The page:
The price of the L.U.C Full Strike Sapphire is on request, but if you want to know more, you can visit Chopard’s official website.
Armin Strom Pure Resonance Ultimate Sapphire × Horomariobro
When independent watch brand Armin Strom and the unofficial “King of Macro photography” @horomariobro team up, a special version of the Pure Resonance Ultimate Sapphire is the result. Anyone interested in watch photography probably follows @horomariobro on Instagram. Not just a photographer but also a watch collector, he approached Armin Strom to create a unique timepiece.
The result is the Pure Resonance Ultimate Sapphire, a watch with a sapphire dial, a striking symmetrical design, and exquisite hand-finished decorations. Intended as a unique piece, the two parties thought the result was so good that it would be a waste to not share the goodness. So ten pieces will be made to go on sale exclusively at Oster Jewelers in Denver, USA, the retailer who also played a role in the realization of the watch.
The Armin Strom Pure Resonance Ultimate Sapphire × Horomariobro has a price of US$59,000. That buys you a steel 42 × 13mm watch with an Armin Strom manufacture movement that displays hours and minutes. The 213-part caliber ARF16 has two independent regulation systems connected by a patented resonance clutch spring. The caliber also has two mainspring barrels, providing a 48-hour power reserve.
For your viewing pleasure, the baseplate and bridges are decorated to the highest level. The gray metallic sapphire dial ring matches the black fabric strap with light gray stitching perfectly, making the Armin Strom Pure Resonance Ultimate Sapphire × Horomariobro a very tasteful and balanced composition.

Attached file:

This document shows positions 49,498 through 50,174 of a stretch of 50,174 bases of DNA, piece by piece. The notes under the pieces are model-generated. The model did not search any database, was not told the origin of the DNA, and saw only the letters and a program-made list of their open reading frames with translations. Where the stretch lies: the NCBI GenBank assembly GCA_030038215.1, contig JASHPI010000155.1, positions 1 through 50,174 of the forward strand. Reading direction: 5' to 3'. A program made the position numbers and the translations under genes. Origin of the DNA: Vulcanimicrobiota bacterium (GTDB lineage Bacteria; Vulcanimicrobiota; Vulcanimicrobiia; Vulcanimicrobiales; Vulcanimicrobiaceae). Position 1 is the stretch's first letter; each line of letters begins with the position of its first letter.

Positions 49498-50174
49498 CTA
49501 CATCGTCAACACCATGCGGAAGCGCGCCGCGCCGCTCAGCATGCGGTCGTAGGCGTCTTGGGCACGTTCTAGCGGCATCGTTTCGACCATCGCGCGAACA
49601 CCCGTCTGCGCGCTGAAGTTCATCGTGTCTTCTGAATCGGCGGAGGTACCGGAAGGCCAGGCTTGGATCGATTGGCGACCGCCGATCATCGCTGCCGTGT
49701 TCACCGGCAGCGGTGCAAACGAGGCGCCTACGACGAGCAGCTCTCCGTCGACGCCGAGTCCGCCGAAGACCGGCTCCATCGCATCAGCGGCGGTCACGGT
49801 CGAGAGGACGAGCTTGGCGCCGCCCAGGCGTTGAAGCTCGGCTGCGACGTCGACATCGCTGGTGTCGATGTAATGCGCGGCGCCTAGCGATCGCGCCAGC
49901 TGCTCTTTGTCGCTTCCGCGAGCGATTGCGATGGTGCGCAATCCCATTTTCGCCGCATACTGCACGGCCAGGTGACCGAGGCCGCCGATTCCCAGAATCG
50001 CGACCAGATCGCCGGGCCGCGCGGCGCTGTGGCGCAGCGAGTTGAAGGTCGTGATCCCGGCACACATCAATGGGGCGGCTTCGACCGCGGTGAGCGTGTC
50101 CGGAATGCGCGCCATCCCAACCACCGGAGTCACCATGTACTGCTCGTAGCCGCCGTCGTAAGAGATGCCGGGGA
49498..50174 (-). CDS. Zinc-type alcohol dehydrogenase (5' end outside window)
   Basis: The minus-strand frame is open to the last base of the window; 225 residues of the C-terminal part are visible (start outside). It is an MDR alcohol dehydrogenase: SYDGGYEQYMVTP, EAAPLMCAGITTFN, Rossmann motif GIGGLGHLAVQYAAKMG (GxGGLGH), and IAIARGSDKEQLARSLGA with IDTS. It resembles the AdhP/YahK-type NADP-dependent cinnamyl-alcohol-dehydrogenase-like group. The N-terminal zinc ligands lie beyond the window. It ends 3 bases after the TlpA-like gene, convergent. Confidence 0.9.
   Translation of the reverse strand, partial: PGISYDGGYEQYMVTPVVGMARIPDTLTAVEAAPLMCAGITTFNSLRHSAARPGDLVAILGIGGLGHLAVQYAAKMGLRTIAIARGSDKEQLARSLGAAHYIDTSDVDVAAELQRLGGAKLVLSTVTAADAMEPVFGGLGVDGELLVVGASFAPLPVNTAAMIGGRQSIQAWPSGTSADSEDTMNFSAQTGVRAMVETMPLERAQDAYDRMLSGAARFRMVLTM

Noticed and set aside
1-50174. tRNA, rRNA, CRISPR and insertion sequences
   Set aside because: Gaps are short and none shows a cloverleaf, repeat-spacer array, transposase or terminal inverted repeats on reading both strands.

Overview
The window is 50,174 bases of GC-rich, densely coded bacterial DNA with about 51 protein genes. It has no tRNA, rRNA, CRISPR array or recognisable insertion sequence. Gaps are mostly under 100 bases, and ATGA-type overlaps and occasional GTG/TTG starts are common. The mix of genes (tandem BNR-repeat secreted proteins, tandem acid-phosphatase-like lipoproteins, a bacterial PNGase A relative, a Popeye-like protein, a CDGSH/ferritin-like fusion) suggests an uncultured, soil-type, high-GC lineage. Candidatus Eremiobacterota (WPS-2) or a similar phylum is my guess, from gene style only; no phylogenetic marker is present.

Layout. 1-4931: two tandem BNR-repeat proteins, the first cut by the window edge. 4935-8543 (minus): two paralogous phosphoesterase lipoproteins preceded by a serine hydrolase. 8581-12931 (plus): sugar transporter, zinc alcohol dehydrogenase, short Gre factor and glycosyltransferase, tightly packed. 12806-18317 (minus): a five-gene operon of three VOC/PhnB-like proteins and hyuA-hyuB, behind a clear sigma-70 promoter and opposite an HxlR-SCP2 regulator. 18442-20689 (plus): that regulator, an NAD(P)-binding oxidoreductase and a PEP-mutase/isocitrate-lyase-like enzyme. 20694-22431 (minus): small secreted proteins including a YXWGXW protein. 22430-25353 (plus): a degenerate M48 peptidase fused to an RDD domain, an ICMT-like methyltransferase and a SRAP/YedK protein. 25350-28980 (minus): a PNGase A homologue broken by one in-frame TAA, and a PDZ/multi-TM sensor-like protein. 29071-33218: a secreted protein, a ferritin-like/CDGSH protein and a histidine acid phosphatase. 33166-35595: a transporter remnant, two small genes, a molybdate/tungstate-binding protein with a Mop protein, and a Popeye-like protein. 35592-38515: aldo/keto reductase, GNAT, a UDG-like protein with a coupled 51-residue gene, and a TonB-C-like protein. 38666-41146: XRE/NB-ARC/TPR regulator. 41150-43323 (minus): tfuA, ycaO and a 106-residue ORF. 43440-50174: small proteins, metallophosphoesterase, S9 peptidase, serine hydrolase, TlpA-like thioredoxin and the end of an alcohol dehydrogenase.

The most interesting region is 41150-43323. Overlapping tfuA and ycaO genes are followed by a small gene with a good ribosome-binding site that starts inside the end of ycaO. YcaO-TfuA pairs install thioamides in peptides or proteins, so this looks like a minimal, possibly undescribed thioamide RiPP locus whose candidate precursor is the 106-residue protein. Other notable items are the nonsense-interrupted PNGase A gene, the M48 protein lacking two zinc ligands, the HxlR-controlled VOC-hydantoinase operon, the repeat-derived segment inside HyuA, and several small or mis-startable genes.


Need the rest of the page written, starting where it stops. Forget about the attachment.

Hublot Big Bang Unico Full Magic Gold
I don’t believe in magic; I trust science. Still, the name Scientific Gold is not nearly as intriguing as Magic Gold, so I understand why Hublot went with the latter. But the fact remains that the “magic” behind this gold is science. I was at the manufacture when it was revealed to the world in 2012 and remember being seriously impressed. Earlier this year, I was back in Nyon at the Hublot manufacture, and when the in-house scientist/alchemist explained the process to the visitors, I was impressed once again.
Hublot managed to create real gold with the hardness of ceramic. How? The simplest explanation is this: Hublot first makes a pre-shaped case out of ceramic, a material with very tiny pores. After that, Hublot fills the pores with gold under extremely high temperatures and pressure, and voilà — Magic Gold! Standard 18K gold has a hardness of 140 on the Vickers scale. Magic Gold, on the other hand, scores way higher at almost 1,000 on the Vickers scale. That means a watch in Magic Gold will not scratch and, therefore, will keep its shine and luster.
It all started with the Big Bang Chrono Magic Gold in 2012, and now there are 200 watches to celebrate not only the creation of an extraordinary gold alloy but also the in-house chronograph Unico caliber. The Big Bang Unico Full Magic Gold (€40,600 / US$38,800) has a 44mm case and bezel in Magic Gold. Another subtle shade of gold — 3N gold this time — shows on the satin-finished and micro-blasted indices, chronograph counters, and hands. You also get titanium pushers, guards, and screws. The rubber strap in black provides a stark contrast with the gold elements and that easy-to-spot Hublot look.
The Big Bang Unico Full Magic Gold 44mm is an online exclusive. You can find out more on the official Hublot website.
Which of today’s limited-edition watches tickles your fancy the most? Let us know in the comments section below.